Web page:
לא יפתח אדם לחצר השותפין פתח כנגד פתח וחלון כנגד חלון

The text continues and then the Gemara asks:

מנהני מילי א”ר יוחנן דאמר קרא (במדבר כד, ב) וישא בלעם את עיניו וירא את ישראל שוכן לשבטיו מה ראה ראה שאין פתחי אהליהם מכוונין זה לזה אמר ראוין הללו שתשרה עליהם שכינה

“From where are these matters, [i.e., that one may not open an entrance opposite another entrance, or a window opposite another window,] derived? Rabbi Yoḥanan says that the verse states: “And Balaam lifted up his eyes, and he saw Israel dwelling tribe by tribe; and the spirit of God came upon him” (Numbers 24:2). [The Gemara explains:] What was it that Balaam saw that so inspired him? He saw that the entrances of their tents were not aligned with each other, [ensuring that each family enjoyed a measure of privacy]. And he said: If this is the case, these people are worthy of having the Divine Presence rest on them.” (bBava Batra 60a – Translation from the William Davidson Talmud available at www.sefaria.org)

That is to say, when we do not position ourselves to see into the privacy of our fellow’s home we enable the Divine presence to rest on us. This right to privacy is one of the clearest articulations of what we might call a ‘human right’ in early Jewish thought. We often think of Judaism as a religion of law and obligation, with the rights implied – thou shalt not murder implies a right to life, for example. However, here the Talmud is explicit in telling us that the right of not invading the privacy of our neighbour leads to certain requirements in buildings.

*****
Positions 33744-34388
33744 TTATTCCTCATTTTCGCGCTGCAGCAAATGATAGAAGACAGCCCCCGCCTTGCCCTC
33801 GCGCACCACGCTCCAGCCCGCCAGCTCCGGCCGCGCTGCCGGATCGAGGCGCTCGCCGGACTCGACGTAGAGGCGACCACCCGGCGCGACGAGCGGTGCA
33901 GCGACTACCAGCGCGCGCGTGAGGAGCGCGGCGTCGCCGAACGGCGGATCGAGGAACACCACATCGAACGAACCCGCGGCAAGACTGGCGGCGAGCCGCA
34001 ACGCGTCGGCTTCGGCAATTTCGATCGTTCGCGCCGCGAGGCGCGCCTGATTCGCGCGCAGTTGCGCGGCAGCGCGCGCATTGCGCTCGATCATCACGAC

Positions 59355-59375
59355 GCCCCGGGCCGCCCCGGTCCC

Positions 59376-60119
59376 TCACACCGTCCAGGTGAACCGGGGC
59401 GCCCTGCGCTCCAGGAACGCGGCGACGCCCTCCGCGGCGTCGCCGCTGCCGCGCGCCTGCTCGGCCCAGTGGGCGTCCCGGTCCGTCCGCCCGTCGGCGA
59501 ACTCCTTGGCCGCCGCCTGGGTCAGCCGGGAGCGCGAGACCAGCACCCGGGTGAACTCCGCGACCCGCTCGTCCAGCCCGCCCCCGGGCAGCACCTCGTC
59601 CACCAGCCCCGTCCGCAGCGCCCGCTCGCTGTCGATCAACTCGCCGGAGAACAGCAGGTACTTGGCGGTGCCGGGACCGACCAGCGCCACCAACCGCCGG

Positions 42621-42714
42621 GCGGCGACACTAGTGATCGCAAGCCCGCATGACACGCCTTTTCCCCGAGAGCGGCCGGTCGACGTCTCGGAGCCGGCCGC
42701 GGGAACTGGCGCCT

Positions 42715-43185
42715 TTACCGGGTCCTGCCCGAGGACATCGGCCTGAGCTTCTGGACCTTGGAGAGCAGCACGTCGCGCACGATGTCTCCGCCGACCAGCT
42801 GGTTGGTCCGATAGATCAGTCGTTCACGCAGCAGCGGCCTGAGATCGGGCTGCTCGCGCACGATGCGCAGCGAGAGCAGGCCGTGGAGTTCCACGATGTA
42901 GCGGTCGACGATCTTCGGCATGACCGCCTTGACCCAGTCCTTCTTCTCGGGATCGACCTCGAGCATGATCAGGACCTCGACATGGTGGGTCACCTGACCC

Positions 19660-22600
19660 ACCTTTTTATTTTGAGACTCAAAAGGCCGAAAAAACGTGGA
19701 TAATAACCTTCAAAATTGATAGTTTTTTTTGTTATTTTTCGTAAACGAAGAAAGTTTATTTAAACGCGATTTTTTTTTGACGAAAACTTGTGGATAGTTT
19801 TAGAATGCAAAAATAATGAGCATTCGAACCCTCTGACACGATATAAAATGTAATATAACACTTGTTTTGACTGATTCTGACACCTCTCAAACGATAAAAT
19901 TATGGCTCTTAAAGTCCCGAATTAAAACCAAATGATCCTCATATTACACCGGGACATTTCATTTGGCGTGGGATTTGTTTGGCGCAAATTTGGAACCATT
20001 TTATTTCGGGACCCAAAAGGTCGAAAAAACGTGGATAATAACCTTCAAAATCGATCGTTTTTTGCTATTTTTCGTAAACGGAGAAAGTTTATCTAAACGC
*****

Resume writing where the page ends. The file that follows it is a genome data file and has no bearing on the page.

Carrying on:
תנן החלונות בין מלמעלן בין מלמטן בין מכנגדן ארבע אמות ותני עלה מלמעלן כדי שלא יציץ ויראה מלמטן שלא יעמוד ויראה

We learned in the mishna: And one who desires to build a wall opposite the windows of a neighbor’s house must distance the wall four cubits from the windows, whether above, below, or opposite. And it is taught in a baraita with regard to this ruling: Concerning the requirement of a distance above, the wall must be high enough so that one cannot peer into the window; concerning the requirement of a distance below, the wall must be low so that he will not be able to stand on top of it and see into the window…(bBava Batra 22b)

In fact the right to privacy, discussed earlier, leads to the Talmud describing a situation in which one can compel one’s neighbour in a shared courtyard to contribute to the cost of building a wall for privacy because of potential damages in overlooking one’s neighbour.

But let’s look back at the original discussion of Balaam’s words in this case. The reason for the praise of Israel’s encampment was because no-one could see into the home of anyone else. Assuming the home was a small tent then I think we can assume that this particularly applied to the rights of a couple to be together in privacy. The modesty we’re talking about here was not the enforcement of certain dress codes but rather the duty for individuals to avoid their own eyes prying on others.